Wednesday, February 4, 2009

Citrix Missed Laying off 500 people by "That Much"

So it seems that not even the "Big C" is immune to the faltering economy. In various news sources a few days ago, the mothership announced that it will be shit-canning 500 people. Everyone is trimming the fat these days, but I have to say that I'm a little surprised that Citrix is hurting as badly as it seems to be.

With the economy resembling a steaming pile of llama squat these days, many shops are trying to downsize and consolidate their access infrastructure. EMC has seized on this and has happily been spoonfeeding VMWare deployments to companies that are suddenly finding it difficult to buy corporate jets. There is a very simple reason for that. The vast majority of CPU cycles in any data center are spent waiting around for some kind of user input. Virtualizing idle hardware saves money. Plain and simple. And it saves it immediately. That's important.

So why the woes at Citrix? Could it be that because the up front costs to implement their solutions are so ridiculously high, that they have become prohibitive in a down market? Could it be that the financial pressure is forcing would-be Citrix customers to go to companies like Quest, Ericom, or even (excuse me while I throw up a little in my mouth) plain terminal server?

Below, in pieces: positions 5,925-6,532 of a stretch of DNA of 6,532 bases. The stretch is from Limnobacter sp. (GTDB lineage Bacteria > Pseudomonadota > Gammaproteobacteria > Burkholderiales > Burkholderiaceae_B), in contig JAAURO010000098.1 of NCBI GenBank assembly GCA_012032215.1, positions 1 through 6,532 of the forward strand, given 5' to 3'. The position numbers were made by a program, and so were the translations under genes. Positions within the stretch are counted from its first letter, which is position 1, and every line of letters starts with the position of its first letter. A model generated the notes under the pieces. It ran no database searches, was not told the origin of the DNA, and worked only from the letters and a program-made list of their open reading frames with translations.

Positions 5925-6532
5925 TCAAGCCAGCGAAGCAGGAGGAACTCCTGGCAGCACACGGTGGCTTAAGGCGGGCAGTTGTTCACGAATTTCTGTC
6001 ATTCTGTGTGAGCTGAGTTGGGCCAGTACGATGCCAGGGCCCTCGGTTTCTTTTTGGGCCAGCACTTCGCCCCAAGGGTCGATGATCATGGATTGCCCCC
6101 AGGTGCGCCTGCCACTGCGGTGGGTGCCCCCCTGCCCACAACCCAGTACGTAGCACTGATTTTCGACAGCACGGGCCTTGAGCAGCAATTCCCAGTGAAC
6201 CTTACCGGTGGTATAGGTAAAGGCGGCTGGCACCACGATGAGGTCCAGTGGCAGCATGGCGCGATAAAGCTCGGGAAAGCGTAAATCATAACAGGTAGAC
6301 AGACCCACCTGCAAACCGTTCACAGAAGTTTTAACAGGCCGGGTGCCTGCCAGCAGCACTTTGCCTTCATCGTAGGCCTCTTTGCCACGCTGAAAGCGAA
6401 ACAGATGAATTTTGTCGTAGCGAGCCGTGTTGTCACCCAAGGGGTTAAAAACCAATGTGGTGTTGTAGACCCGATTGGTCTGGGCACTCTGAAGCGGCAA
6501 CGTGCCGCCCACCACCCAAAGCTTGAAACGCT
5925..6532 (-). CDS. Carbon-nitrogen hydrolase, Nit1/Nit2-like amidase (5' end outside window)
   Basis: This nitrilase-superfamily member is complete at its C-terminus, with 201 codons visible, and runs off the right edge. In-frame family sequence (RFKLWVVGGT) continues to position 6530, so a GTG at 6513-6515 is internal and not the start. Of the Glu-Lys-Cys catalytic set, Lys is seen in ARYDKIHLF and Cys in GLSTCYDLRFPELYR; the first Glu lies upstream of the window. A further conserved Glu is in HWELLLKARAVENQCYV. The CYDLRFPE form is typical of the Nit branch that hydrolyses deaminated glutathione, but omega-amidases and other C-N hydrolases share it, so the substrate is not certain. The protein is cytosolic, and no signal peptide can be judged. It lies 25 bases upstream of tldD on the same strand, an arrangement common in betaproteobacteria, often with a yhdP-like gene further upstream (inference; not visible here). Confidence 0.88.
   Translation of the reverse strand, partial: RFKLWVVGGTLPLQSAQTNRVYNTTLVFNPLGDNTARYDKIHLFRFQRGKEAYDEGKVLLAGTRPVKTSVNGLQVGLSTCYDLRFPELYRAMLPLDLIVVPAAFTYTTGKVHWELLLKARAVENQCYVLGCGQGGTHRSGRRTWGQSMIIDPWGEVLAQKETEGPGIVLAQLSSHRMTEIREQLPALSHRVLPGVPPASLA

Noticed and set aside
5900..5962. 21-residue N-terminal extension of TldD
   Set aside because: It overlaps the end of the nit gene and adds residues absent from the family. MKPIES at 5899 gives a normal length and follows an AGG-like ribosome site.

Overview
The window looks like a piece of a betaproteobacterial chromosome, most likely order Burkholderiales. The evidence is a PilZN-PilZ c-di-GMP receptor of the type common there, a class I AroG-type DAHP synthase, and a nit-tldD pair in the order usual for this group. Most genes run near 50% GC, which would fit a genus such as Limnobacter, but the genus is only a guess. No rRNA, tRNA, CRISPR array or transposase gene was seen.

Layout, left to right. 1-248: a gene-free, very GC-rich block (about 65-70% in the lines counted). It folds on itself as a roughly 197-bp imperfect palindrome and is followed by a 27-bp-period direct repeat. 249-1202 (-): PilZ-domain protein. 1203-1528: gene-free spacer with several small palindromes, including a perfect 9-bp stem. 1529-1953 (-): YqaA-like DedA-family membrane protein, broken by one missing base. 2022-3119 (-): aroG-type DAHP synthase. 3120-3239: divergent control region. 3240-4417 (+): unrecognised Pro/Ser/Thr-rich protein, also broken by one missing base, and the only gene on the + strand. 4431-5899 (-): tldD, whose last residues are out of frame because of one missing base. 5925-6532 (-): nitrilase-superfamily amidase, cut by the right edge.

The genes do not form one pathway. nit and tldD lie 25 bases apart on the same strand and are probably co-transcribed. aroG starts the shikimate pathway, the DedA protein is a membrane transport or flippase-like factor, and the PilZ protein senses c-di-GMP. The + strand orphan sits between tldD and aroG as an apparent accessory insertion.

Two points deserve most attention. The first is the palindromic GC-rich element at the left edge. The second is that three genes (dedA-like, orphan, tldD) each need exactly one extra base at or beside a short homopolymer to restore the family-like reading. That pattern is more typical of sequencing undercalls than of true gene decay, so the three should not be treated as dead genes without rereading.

I don't know. And things are happening so fast that no one really does know or know enough to get their head around it - not even that mad money jackass guy.

So kids, the employment outlook just got a whole lot shittier for you and me. Citrix has effectively taken an upper-decker on the thin market by flooding it with 500 or so (supposedly) qualified engineers. So we just have to sit back and watch them quickly gobble up any market demand that might be floating about.

With a down economy, niche skills get ass-slammed. You need to be able to offer a holistic solution and show a payback on the front end right away in big powerpoint motion-tweened letters. No one wants to hear about ROI when they're just trying to keep the lights on. My advice to any Citrix engineer out there - employed or not - learn VMWare (fuck that Xen stuff), get a development skill (VBScript or preferably powershell and .NET), set yourself up for an alternate source of income with side projects or consulting, update your certs, and downsize your lifestyle.

We'll get through this, but grab your altoids cause it's gonna taste shitty for a while.